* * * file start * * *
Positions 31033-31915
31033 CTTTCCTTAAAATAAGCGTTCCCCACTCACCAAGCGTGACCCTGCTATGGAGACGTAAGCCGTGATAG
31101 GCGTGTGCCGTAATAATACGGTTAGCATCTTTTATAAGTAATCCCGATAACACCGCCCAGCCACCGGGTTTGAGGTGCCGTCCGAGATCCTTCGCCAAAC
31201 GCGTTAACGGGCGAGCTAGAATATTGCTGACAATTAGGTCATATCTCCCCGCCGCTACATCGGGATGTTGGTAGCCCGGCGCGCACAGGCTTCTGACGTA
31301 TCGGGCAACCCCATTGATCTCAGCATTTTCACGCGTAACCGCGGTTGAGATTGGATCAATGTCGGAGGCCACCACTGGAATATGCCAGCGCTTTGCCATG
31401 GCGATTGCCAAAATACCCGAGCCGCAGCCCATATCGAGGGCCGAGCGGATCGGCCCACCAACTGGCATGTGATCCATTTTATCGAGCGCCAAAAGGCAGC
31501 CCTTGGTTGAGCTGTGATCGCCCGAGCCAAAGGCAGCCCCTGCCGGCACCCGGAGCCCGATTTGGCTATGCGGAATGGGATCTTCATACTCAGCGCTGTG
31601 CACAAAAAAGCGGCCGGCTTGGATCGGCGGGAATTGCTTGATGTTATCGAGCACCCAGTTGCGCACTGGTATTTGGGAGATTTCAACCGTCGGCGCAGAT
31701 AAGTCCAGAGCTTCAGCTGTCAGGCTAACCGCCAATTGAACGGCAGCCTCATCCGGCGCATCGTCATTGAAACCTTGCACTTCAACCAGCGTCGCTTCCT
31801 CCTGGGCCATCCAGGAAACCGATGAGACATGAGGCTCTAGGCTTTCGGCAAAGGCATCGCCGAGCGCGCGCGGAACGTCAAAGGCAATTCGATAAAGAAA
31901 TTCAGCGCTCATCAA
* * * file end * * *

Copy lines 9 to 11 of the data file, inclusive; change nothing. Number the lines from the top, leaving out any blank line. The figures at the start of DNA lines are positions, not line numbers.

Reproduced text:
31701 AAGTCCAGAGCTTCAGCTGTCAGGCTAACCGCCAATTGAACGGCAGCCTCATCCGGCGCATCGTCATTGAAACCTTGCACTTCAACCAGCGTCGCTTCCT
31801 CCTGGGCCATCCAGGAAACCGATGAGACATGAGGCTCTAGGCTTTCGGCAAAGGCATCGCCGAGCGCGCGCGGAACGTCAAAGGCAATTCGATAAAGAAA
31901 TTCAGCGCTCATCAA